How it works:
This PLC board is actually an Arduino Nano shield, which is able to accept and drive 24 VDC Inputs/Outputs.
The free Ladder program (see LDMICRO) is used to write logic diagrams. For this example, a blink.ld is created and will be compiled as a blink.cpp file. From the blink.cpp file, we create a header file (blink.h) and put them together in the Arduino library. The next step is to write a sketch on the Arduino IDE and to put #include <blink.h> on the first line. Analog inputs/outputs, HDMI/LCD interfaces and Modbus communication can be done on an Arduino sketch. We have already written several example programs, ladder diagrams and sketches to simulate real applications.
CPU socket: Arduino nano
Operating voltage: 24 VDC
I/O: Optoisolated 8 inputs/outputs. Any I/O can be configured as input or output by
moving opto to another socket.
Output current continuous load: 150 mA
Communication: two-wire RS485 (Modbus protocol can be implemented using the Modbus library on the Arduino sketch).
X10 to GSM MODEM CONVERTER:
How it works:
X10 home automation has been around for many years, and it’s very popular due to easy installation and maintenance. X10 utilizes your house’s power lines to send and receive signals, so no more wires are needed to install the basic X10 system. With the popularity of cellphone texting message services we offer the X10 modem, which has the capability of receiving and sending X10 signals from and to any cellphone anywhere. The X10 GSM modem utilizes GSM networks. In the United States, AT&T and T-Mobile offer prepaid plans as low as $20/month for unlimited texting. They will provide a SIM card, which has to be activated before use with an X10 modem. To receive X10 data, we can use any cellphone regardless of the network; it can be Verizon, Sprint, Metro PCS, AT&T or T-Mobile.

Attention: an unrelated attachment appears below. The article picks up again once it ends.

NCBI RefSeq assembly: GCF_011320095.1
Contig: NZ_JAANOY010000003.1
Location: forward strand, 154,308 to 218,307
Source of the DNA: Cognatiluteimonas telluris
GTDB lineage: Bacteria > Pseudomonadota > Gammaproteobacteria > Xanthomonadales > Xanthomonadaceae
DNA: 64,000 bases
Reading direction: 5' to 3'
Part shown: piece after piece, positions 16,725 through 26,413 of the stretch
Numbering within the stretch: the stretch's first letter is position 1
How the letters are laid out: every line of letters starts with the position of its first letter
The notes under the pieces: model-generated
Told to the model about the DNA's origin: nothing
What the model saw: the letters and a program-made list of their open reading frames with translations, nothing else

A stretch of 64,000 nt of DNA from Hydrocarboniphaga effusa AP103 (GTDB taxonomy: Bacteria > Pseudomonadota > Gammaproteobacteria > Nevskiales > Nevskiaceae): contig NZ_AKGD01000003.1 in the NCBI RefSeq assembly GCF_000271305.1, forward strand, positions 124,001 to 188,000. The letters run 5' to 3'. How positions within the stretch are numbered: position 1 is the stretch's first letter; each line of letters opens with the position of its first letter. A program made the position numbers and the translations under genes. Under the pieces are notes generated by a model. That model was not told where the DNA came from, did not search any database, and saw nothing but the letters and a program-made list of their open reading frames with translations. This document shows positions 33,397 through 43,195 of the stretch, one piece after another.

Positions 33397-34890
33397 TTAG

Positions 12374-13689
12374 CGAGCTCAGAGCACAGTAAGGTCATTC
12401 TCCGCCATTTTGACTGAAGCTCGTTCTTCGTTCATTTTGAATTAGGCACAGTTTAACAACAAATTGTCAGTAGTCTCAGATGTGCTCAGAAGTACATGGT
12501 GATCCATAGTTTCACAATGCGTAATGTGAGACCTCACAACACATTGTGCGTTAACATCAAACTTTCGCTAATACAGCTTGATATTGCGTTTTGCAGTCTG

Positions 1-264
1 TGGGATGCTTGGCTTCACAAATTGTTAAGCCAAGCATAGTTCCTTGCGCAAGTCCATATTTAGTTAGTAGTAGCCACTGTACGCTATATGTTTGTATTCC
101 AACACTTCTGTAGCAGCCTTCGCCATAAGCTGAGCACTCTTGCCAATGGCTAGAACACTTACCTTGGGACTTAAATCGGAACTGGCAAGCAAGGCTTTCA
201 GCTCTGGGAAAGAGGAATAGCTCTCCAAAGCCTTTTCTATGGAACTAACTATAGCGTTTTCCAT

(see X10 diagram) When an X10 wireless motion detector such as MS16A detects a moving object, it will send X10 radio signals to the X10 transceiver (TM755), assuming that MS16A has already been set/programmed as House code A, Unit code 4.
The signal propagates through power lines and is then received by a Powerlinc 2413S serial interface, then converted to serial data to the X10 GSM modem. The X10 serial data decoded by the modem then will be transmitted using SMS/texting services. The recipient will see “A*4_ON” on his/her phone.
To activate an X10 module such as AM466 (for example, if it was programmed as House code A and Unit code 7) we send the following text: A7TON). This command will be received by the X10 GSM modem and converted to standard X10 signals by 2413S, then distributed throughout power lines. This signal will activate a relay inside the AM466 module to turn on a light bulb